The Worst of Times and The Best of Times

As I was getting into bed last night I thought about how no matter what I write, people will isolate that which presses their buttons, and will interpret what I’ve said according to the way they see life.  Also, when I have something to say and I introduce something provocative people will be diverted from the main theme.   Well I guess we all have choices in this, writers and readers alike.

You know the way your mind wanders down the road and takes miscellaneous turnings?  Somehow I ended up mulling over the way bankruptcy has opened up my life.   It’s funny.  I said to a friend the other day I wouldn’t wish this on my worst enemy, but the truth is I’m glad it happened and I think I’ve benefitted in ways that are downright miraculous.  All in all I really believe I’m one of the lucky ones.

Bankruptcy strips you of all the props that society uses to measure the value of a person – and to make us feel safe.   But those props stifle your soul if you’ve compromised your aspirational self to acquire them.   The part of you that dreams.  Basically you do work that doesn’t fulfill you so you can buy a decent house, a decent car, go on holiday…

It’s complicated, because you also want to provide for your children.   You stifle your dreams because they’re too painful, but they press upon you.  You long for a freedom you can barely express, let alone actively go after.  It’s too scary to take a risk because you believe the props are what stimulate you, excite you, keep you alive, make your life worth living.  Keep you and your children safe – that’s a big one.

Part of the props are all the rules – be this be that, don’t be this don’t be that.  If you don’t follow the rules you won’t be successful, your life will go nowhere, you’ll be irresponsible.   If you’re not successful or responsible you’re utterly worthless and might as well be dead.  Very believable rules with seemingly life-threatening consequences if you break them.

Some people can live within those boundaries, and seem to achieve fulfillment.  But I couldn’t.  When I left school, I spent about 12 years trying to articulate what my longing for inner freedom meant, then trying to become a musician and a writer.   I didn’t even know how to support myself adequately, so I ended up a wreck at age 30.  I’d been away from home and country all that time, and when I returned I found a therapist who said “you have to learn how to make money”.  So did my family.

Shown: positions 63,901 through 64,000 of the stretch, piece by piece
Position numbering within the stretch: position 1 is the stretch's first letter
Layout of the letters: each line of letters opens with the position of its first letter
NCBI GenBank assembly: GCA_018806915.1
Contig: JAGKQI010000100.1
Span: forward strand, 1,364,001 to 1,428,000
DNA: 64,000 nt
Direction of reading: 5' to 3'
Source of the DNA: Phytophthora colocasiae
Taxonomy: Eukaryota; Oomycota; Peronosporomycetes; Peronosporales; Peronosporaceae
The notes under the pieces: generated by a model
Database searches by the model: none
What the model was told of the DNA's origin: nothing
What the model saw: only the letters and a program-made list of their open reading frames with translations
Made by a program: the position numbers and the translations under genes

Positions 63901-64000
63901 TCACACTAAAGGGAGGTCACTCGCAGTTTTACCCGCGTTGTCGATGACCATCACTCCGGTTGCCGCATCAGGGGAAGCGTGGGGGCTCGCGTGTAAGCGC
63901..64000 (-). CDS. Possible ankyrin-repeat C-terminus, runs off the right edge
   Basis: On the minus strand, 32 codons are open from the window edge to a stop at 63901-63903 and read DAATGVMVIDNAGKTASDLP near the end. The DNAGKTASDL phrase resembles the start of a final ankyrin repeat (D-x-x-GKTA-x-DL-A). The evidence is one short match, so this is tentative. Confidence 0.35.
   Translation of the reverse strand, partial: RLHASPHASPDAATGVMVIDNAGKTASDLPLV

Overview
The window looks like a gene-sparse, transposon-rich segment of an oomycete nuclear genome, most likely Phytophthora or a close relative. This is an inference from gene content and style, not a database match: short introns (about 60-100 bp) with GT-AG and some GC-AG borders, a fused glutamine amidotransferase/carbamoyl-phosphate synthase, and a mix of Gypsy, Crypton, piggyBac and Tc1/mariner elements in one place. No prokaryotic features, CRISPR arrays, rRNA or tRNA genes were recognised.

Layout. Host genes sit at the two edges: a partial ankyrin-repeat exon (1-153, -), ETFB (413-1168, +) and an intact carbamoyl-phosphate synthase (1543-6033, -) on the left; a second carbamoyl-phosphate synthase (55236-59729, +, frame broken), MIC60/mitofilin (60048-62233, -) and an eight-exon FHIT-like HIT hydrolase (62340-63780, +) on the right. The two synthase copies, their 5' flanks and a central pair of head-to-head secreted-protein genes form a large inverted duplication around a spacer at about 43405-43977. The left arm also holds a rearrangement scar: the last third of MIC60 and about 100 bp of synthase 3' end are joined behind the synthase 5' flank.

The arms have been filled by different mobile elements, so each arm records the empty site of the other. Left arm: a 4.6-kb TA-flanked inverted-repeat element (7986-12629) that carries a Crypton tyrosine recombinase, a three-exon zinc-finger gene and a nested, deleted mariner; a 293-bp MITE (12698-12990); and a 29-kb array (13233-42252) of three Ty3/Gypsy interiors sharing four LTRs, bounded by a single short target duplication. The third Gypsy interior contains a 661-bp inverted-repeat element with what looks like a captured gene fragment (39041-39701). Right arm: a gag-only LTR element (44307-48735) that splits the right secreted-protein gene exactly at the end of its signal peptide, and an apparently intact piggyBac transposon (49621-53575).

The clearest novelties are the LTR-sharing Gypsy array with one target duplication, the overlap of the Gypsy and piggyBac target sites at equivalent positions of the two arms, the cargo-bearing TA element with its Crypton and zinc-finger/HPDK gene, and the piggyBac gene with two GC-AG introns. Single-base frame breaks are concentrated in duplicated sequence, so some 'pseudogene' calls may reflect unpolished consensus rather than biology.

So I chucked my dreams out and went for the money.  Maybe then they’ll all love and accept me.  Built a business from scratch.  Within ten years I was doing pretty well considering where I’d come from.   But there was nothing left of me inside.  I bought the idea that the props are the most important thing.  And discovered within myself a whole library of rules and regulations I didn’t know I lived by.  I had everything I needed to make a success of the prop-life.

Except that it ate me alive.

So, painful and terrifying as it has been at times and sometimes still is; hard as it’s been to deal with my own ignorance, several betrayals, the shame and humiliation of being dependent, my unhealthy relationship with my mother – my bankruptcy did me a favor.   And much as there were many external factors seemingly beyond my control, at the core I believe a part of me was saying “enough.  I can’t do this any more.   I can’t go after money for its own sake.  Whatever it takes, I’m going to let my aspirational self have its day”.

So I went back to school in a way.  The school of what makes life truly meaningful for me.   How to achieve it and also experience a degree of material reward, but never at the cost of my soul.   Never that again.   Ever.

Still trying to figure it out.  It’s a work in progress.


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